A central authority should be set up to deal with extradition requests and tailor-made rules should be followed to avoid the kind of uncertainty and delay that has characterised the Kim Dotcom case, the Law Commission says.

The growing problem of cross-border crime means the law should be changed to ensure New Zealand does its part, a review by the commission has concluded.

The report, released today, contains three key recommendations:

•Requests from the vast majority of countries should be processed in the same way. Currently, the formal extradition steps vary considerably depending on which country is making the request, and treaties in place that are mostly over 100 years old.


The commission recommends that only Australia and probably the United Kingdom should be entitled to have requests dealt with through a "simplified" process, meaning the District Court would not examine the strength of the prosecution case against the person sought.

•Tailor-made rules should guide extradition proceedings. There should be a single appeal route, rather than the current regime that enables multiple and separate appeals and judicial reviews.

The commission said the litigation surrounding the Kim Dotcom extradition case -- Dotcom and his three co-accused were arrested in January 2012 -- highlighted that procedural uncertainty can cause considerable delay.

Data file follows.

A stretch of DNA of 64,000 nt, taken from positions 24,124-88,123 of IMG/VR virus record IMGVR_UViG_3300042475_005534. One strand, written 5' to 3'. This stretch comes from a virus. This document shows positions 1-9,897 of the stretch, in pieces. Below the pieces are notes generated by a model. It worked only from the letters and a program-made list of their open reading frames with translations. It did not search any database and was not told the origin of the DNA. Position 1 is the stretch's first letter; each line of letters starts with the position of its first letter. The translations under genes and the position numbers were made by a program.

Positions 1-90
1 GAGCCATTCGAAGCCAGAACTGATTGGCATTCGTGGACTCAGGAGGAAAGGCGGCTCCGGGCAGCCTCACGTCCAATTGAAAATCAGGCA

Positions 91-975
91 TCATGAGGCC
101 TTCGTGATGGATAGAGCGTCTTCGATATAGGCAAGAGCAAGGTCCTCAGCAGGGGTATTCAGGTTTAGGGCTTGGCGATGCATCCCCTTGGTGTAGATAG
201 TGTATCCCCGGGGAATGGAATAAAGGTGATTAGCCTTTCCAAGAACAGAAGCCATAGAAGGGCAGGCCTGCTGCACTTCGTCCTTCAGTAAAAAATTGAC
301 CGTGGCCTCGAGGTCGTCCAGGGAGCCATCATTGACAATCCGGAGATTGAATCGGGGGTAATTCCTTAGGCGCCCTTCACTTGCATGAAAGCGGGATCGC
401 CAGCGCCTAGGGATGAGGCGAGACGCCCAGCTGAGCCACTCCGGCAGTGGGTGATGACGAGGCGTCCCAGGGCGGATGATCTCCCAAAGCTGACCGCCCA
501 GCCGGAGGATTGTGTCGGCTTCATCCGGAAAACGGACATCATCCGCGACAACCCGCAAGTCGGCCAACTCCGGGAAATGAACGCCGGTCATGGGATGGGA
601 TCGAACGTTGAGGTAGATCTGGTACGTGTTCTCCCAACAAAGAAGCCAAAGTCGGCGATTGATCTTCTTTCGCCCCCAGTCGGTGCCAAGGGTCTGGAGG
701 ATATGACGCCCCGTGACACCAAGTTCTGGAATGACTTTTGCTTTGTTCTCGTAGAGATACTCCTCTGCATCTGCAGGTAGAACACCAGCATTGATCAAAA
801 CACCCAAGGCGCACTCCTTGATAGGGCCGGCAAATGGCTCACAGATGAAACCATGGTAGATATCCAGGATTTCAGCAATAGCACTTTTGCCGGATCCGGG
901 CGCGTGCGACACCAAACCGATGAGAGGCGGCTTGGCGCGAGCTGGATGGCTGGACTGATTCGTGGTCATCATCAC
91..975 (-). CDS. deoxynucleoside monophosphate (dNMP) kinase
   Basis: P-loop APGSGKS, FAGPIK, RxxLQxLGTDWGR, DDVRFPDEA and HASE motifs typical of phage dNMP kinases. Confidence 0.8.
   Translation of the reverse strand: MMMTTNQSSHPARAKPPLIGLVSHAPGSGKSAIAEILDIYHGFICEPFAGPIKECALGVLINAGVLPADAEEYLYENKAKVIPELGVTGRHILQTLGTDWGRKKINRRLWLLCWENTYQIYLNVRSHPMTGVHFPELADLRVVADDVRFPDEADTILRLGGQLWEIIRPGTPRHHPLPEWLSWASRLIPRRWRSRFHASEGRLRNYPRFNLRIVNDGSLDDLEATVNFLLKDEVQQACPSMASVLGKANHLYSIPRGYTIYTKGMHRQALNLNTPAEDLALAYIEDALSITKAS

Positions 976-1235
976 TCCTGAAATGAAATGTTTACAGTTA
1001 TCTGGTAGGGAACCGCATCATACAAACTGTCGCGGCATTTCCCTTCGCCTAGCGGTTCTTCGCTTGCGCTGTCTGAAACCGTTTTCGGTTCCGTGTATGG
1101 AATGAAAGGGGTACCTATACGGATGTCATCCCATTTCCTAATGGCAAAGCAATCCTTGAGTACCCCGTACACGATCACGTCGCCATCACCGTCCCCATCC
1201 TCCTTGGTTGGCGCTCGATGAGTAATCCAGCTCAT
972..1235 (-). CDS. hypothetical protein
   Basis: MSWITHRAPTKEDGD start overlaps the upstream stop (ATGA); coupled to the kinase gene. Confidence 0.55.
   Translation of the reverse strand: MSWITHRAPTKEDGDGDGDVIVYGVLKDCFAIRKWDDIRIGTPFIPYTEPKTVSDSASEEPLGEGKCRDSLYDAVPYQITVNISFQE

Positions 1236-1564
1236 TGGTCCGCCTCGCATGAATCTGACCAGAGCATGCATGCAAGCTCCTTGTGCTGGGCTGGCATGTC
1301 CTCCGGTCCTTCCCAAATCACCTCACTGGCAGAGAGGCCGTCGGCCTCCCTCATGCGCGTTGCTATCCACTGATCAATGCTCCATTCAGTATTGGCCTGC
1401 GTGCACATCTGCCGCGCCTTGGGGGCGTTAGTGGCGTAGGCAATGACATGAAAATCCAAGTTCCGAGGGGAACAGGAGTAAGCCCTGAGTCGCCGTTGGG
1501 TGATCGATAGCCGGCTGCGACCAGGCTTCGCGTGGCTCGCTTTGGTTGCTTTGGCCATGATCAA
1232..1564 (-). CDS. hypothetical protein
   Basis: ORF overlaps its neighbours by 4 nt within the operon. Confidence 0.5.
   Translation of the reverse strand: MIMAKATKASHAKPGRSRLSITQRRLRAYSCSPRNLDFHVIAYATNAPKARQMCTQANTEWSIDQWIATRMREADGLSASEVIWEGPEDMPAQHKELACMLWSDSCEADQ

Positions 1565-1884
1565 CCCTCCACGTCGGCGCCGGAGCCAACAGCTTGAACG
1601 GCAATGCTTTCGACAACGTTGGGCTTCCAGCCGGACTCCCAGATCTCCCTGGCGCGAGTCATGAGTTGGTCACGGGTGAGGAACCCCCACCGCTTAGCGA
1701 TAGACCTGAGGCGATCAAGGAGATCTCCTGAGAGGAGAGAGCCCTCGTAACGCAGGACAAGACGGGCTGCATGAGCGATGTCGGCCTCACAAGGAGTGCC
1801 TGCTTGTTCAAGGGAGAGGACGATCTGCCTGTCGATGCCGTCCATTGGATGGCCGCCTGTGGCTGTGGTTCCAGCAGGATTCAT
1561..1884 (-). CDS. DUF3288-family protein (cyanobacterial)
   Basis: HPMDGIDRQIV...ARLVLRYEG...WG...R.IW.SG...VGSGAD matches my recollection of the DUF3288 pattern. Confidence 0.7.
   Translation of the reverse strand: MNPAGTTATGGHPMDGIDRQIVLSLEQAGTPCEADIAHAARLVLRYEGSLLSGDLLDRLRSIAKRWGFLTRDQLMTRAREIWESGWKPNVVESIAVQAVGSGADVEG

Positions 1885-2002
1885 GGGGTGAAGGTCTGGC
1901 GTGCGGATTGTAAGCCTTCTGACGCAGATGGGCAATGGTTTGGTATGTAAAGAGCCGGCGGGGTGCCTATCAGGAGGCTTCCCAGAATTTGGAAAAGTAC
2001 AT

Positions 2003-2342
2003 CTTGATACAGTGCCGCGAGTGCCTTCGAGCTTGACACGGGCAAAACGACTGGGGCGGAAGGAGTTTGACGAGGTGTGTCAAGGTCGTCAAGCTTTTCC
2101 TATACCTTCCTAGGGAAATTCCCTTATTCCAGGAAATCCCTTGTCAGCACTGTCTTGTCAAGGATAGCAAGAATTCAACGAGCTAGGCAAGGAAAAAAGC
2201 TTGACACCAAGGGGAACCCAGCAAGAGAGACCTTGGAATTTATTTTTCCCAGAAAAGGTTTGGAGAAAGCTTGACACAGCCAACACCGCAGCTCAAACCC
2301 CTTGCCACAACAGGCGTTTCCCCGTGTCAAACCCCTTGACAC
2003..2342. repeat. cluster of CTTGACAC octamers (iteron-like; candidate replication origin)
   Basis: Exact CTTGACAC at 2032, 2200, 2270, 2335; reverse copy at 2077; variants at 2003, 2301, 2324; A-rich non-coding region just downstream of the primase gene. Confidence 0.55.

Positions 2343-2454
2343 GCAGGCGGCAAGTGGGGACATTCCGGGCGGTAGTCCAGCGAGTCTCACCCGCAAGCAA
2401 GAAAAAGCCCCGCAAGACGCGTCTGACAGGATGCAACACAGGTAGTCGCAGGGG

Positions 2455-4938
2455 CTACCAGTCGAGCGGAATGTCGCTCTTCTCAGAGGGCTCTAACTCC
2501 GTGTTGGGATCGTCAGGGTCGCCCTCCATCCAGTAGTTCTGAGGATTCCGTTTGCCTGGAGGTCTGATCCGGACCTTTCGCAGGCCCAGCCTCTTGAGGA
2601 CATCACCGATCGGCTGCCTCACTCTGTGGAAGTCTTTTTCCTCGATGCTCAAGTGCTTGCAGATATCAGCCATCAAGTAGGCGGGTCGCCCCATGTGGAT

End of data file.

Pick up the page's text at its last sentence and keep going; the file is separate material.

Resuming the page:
•A new central authority should be created to manage all extradition requests. It would consider whether to commence an extradition proceeding, a call that would involve assessing the likelihood of success.

Geoff McLay, the lead commissioner on the project, said currently extradition requests cut across many departmental boundaries.

"If our recommendation for a central authority is adopted, then there will be one agency with primary responsibility for extradition. It will have a clear role and ownership of this work."

The commission has also recommended making it easier for New Zealand authorities to give "mutual assistance" to another country in a criminal investigation or prosecution -- for example, by obtaining a New Zealand search warrant or freezing funds here.

The Law Commission said making the extradition process more straightforward could be done at the same time as protecting the rights of the person sought.

The new central authority would make an independent decision on an extradition request, in much the same way as a prosecutor decides whether to take a case to trial.

If extradition proceedings are commenced, the District Court would examine whether the criteria for extradition are met. If they are, the court would consider if there are other grounds that require extradition to be refused -- such as how a person would be treated in the requesting country.

The Law Commission has recommended that the court be given sole responsibility for deciding on nearly all of the grounds for refusal, with only a few grounds reserved for sole consideration by the Minister of Justice.

Currently, the Minister of Justice decides on grounds for refusing surrender.